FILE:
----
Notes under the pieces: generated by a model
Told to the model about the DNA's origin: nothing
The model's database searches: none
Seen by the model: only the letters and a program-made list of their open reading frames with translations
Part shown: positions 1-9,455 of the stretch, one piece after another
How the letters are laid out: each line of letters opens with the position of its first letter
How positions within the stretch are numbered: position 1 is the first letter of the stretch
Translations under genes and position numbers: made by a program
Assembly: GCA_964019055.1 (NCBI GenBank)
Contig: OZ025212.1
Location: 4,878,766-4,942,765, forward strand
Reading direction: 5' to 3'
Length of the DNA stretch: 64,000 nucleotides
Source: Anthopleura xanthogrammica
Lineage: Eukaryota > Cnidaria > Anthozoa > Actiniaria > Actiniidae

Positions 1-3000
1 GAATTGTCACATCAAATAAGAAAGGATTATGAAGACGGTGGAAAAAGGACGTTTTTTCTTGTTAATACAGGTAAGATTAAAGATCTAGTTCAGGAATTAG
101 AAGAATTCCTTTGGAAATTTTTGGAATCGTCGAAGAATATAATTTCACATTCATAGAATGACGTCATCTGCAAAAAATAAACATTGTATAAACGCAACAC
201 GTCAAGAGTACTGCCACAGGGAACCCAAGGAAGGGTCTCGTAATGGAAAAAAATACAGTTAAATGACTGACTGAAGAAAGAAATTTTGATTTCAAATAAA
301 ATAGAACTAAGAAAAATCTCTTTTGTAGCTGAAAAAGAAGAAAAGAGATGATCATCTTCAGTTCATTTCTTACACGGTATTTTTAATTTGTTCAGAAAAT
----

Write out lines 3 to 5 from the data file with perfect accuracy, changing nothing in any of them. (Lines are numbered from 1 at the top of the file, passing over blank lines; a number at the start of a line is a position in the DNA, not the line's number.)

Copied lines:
The model's database searches: none
Seen by the model: only the letters and a program-made list of their open reading frames with translations
Part shown: positions 1-9,455 of the stretch, one piece after another